Bobby Kennedy and Father Feeney: Religion as American Politics

This is a bit antiquated, but it’s just come to my attention. Teddy wanted to make sure Bobby got credit for his contribution to twentieth-century Catholic doctrinal development. (Cardinal Newman and Robert Kennedy: the two names should stand side-by-side.) This excerpt from Teddy’s book comes from National Review Online, with a hat tip to Eucharist and Mission:

[Bobby] discussed it with our father one weekend at the Cape house. I well remember the conversation.

Dad could not believe that Bobby had heard Father Feeney correctly. “But,” he said, “if you feel strongly that you did, I’m going to go into the other room and call Richard. Maybe he’ll want you to go up to Boston and see him.”

“Richard” was Richard Cardinal Cushing. Dad and the cardinal enjoyed a long and profound friendship. . . .

Bobby said he felt strongly indeed. Bang! Dad called up “Richard” and arranged for Bobby to visit him. The cardinal, as nonplussed as Dad, sent some of his people over to hear Father Feeney’s Thursday evening lecture. When he found that my brother was right, Cushing banned Feeney from speaking there; Feeney refused to obey the order, and in September 1949 the archdiocese formally condemned the priest’s teaching. . . . In February 1952, Father Feeney was excommunicated.

Bobby’s involvement in Saint Benedict Center is mentioned on this site:

Members of the famous Kennedy family were known to visit. Jack was running for Congress when he first came to the Center, and surprised Father by being able to recite from memory passages of one of his essays. Jack Kennedy came to several lectures and was always gracious and respectful towards Father, who once told him, “Maybe someday you will be the first Catholic president!”

Bobby Kennedy came once as well. However, he was arrogant and confrontational. Father suffered him patiently, until he flippantly sniped, “I know more Protestants who are going to heaven than Catholics!” “That’s not the way to talk to a priest,” Father retorted, and directed the young Kennedy to the door.

  • Ryan

    Your animosity towards Cardinal Newman seems misdirected. But, don’t take my word for it: “Regarding the large number of books of great importance and influence which [Newman] wrote as a Catholic, it is hardly necessary to exonerate them from any connection with this present heresy [i.e., modernism]. And indeed, in the domain of England, it is common knowledge that Henry Newman pleaded the cause of the Catholic faith in his prolific literary output so effectively that his work was both highly beneficial to its citizens and greatly appreciated by Our Predecessors: and so he is held worthy of office whom Leo XIII, undoubtedly a shrewd judge of men and affairs, appointed Cardinal; indeed he was very highly regarded by him at every stage of his career, and deservedly so. Truly, there is something about such a large quantity of work and his long hours of labour lasting far into the night that seems foreign to the usual way of theologians: nothing can be found to bring any suspicion about his faith. You correctly state that it is entirely to be expected that where no new signs of heresy were apparent he has perhaps used an off-guard manner of speaking to some people in certain places, but that what the Modernists do is to falsely and deceitfully take those words out of the whole context of what he meant to say and twist them to suit their own meaning. We therefore congratulate you for having, through your knowledge of all his writings, brilliantly vindicated the memory of this eminently upright and wise man from injustice: and also for having, to the best of your ability, brought your influence to bear among your fellow-countrymen, but particularly among the English people, so that those who were accustomed to abusing his name and deceiving the ignorant should henceforth cease doing so. Would that they should follow Newman the author faithfully by studying his books without, to be sure, being addicted to their own prejudices, and let them not with wicked cunning conjure anything up from them or declare that their own opinions are confirmed in them; but instead let them understand his pure and whole principles, his lessons and inspiration which they contain. They will learn many excellent things from such a great teacher: in the first place, to regard the Magisterium of the Church as sacred, to defend the doctrine handed down inviolately by the Fathers and, what is of highest importance to the safeguarding of Catholic truth, to follow and obey the Successor of St. Peter with the greatest faith.” – Pope Saint Pius X, letter to Edward Thomas Bishop of Limerick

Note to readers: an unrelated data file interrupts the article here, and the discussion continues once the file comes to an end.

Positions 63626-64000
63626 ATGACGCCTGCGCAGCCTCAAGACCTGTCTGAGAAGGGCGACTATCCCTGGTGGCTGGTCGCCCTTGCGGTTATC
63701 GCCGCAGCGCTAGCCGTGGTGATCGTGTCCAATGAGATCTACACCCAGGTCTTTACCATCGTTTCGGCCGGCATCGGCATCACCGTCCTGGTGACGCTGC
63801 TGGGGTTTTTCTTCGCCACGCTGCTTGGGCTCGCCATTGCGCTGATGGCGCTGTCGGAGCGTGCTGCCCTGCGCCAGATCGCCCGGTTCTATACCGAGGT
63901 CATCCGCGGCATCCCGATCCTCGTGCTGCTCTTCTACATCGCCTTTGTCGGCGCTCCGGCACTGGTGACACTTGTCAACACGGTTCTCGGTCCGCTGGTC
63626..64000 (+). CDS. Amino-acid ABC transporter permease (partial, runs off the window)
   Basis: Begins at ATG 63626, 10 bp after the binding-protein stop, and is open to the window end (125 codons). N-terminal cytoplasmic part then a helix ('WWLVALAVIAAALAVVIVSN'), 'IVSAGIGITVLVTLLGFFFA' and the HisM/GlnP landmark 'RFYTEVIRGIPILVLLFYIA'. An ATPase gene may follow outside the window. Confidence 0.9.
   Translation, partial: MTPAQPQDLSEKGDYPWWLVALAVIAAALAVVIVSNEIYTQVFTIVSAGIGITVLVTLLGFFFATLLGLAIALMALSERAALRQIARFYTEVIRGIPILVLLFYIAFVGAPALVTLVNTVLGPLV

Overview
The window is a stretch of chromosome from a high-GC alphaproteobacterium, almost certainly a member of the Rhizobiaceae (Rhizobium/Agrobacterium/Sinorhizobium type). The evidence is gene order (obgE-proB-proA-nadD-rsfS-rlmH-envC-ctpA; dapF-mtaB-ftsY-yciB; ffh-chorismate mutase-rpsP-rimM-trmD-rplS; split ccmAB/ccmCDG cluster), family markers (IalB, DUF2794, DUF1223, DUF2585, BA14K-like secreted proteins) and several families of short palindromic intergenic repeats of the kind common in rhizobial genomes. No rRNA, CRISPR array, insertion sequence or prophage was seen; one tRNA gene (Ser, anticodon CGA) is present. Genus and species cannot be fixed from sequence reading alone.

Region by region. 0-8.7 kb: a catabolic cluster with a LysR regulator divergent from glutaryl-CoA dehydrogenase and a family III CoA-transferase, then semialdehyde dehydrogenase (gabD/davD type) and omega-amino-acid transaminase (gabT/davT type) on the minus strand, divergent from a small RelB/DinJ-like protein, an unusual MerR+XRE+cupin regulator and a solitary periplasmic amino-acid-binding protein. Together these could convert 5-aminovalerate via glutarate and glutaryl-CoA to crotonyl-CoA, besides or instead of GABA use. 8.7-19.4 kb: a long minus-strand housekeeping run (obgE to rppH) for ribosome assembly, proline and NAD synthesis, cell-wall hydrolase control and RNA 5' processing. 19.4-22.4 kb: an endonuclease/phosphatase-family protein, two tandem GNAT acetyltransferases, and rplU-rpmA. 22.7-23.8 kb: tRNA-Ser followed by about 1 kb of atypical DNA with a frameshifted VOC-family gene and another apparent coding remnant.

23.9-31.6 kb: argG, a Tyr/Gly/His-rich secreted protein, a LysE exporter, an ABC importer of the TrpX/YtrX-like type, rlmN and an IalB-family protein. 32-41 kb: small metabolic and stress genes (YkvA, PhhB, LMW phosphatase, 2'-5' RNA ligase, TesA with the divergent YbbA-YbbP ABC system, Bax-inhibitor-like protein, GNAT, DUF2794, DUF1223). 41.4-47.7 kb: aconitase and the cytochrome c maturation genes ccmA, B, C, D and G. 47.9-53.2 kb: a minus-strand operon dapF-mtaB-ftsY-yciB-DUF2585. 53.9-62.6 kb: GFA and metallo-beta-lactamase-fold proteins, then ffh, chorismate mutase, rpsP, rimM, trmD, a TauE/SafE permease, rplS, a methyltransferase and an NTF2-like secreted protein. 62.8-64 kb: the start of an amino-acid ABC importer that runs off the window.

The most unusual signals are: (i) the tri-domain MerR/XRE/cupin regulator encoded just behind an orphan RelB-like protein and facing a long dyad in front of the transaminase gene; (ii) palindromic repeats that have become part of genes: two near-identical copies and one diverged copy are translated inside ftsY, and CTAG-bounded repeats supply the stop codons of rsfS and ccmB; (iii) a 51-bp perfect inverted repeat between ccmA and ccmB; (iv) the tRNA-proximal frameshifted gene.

• Ryan: There was not a hint of animosity directed toward Cardinal Newman. I was using irony, since it is preposterous that Bobby Kennedy could actually have a hand in real theology. He did have a hand in politics — ecclesiastical politics, which is why I named the piece the way I did.

    Thank you for the quote; sorry for the misunderstanding.

  • Ryan

    Oops… I missed the irony. Thanks for the clarification. The work of the Saint Benedict Center remains in my prayers.

  • Ryan: You’re welcome! And thank you very kindly for your prayers. God bless, Mary keep!

  • The National Review Online link is broken, but a friend has just point this book review out to me. The whole review is worth reading…